A few months ago during the Michael Vick imbroglio, basketball player Stephon Marbury defended dogfighting as 'a sport.' I took Marbury to task for his choice of words, and wrote,
Well, I suppose that you can call anything a 'sport,' no matter how barbaric it is, even dwarf-tossing or Russian roulette.
And I suppose you could refer to a Volkswagen as a Rolls Royce, but at the end of the day it remains a Volkswagen.
Marbury's comments were however a tiny transgression compared to what we have heard from both the Bush administration and from wordsmiths on talk radio and elsewhere on the far right.
I don't have to, but I will remind you of the unfunded mandate that has resulted in schools encouraging underachieving students to drop out for fear of the budgetary consequences of that child remaining in class, that is called, 'no child left behind,' and of the legislation that increases the amount of pollutants in our air called, the 'clear skies act' or in the water that is called the 'clean water act,' or of the clear-cutting bill called, 'the healthy forests act.'
We've seen 'support the troops' become a buzzword for 'support the President's foreign policy,' even while the same administration works feverishly to cut funding for the VA and denies disability claims for thousands of vets wounded in Iraq, who come home with life-altering injuries.
And recently we've seen that the right likes to refer to the U.S. healthcare system as 'the best in the world.' But that is simply not true. People in other industrialized countries such as Canada live longer than we do, have lower infant mortality and in fact, as I wrote about recently, avail themselves of our so-called 'superior' system in vanishingly small numbers, while many, many times as many Americans have bought prescription drugs from Canadian sources, despite the best efforts of our government to prevent it. Of course Americans can't use Canada's healthcare system because they bar us from it. In fact, our healthcare system is worse than those in Europe or Canada, plus it is much more expensive in terms of our GDP, but those on the right continue to delude themselves that they can call a turkey an eagle.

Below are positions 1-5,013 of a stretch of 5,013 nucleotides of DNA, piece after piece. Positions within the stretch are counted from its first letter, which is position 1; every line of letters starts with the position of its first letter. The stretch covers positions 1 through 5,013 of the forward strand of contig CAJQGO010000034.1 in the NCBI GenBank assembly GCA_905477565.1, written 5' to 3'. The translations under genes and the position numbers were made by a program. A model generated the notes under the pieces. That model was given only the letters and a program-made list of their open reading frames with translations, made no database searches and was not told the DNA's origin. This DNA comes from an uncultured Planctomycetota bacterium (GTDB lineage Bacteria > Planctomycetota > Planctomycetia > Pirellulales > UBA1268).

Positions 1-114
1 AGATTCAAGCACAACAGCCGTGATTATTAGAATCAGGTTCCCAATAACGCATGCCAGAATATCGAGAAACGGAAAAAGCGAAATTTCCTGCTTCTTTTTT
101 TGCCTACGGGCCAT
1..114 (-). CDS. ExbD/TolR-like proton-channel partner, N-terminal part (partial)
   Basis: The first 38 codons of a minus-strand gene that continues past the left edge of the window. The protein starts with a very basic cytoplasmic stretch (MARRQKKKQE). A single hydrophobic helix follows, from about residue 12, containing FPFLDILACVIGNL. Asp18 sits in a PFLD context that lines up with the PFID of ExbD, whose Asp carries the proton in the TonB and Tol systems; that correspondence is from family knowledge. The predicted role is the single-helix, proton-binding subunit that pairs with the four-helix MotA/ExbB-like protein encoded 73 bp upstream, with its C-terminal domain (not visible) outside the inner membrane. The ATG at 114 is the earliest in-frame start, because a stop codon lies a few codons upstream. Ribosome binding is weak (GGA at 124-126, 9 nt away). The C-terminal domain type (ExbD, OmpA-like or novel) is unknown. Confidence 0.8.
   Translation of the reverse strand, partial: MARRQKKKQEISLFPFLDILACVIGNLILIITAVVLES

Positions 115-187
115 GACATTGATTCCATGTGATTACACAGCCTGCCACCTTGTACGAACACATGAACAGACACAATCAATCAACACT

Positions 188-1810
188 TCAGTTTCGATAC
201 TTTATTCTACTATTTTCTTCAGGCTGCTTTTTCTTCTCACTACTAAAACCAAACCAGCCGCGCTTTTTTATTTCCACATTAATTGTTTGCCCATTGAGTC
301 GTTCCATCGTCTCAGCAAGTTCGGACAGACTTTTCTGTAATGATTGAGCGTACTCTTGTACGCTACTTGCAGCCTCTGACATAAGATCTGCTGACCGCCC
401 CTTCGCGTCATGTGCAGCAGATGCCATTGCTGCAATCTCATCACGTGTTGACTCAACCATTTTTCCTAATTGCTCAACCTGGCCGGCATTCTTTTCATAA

And today, the house will certainly vote not to override the President's veto on SCHIP. All along, they've been questioning the income limits. But here is the dirty little secret: the income limits are the same as they are in the current authorization of the program. And for that matter, the number bandied about ($83,000 for a family of four) is not the federal limit on income, that is the maximum that a state can request be eligible for the program but the President has to approve the request. Other wise the eligibility cap remains where it is at the Federal level, about fifteen thousand dollars less than that. But you won't hear that on right wing radio, they'd much rather smear a twelve year old whose family, despite what they make, will soon lose their home because of medical bills.
But I suppose all this wordsmithing works well for conservatives who don't want to spend a dime on anything.
Words are cheap.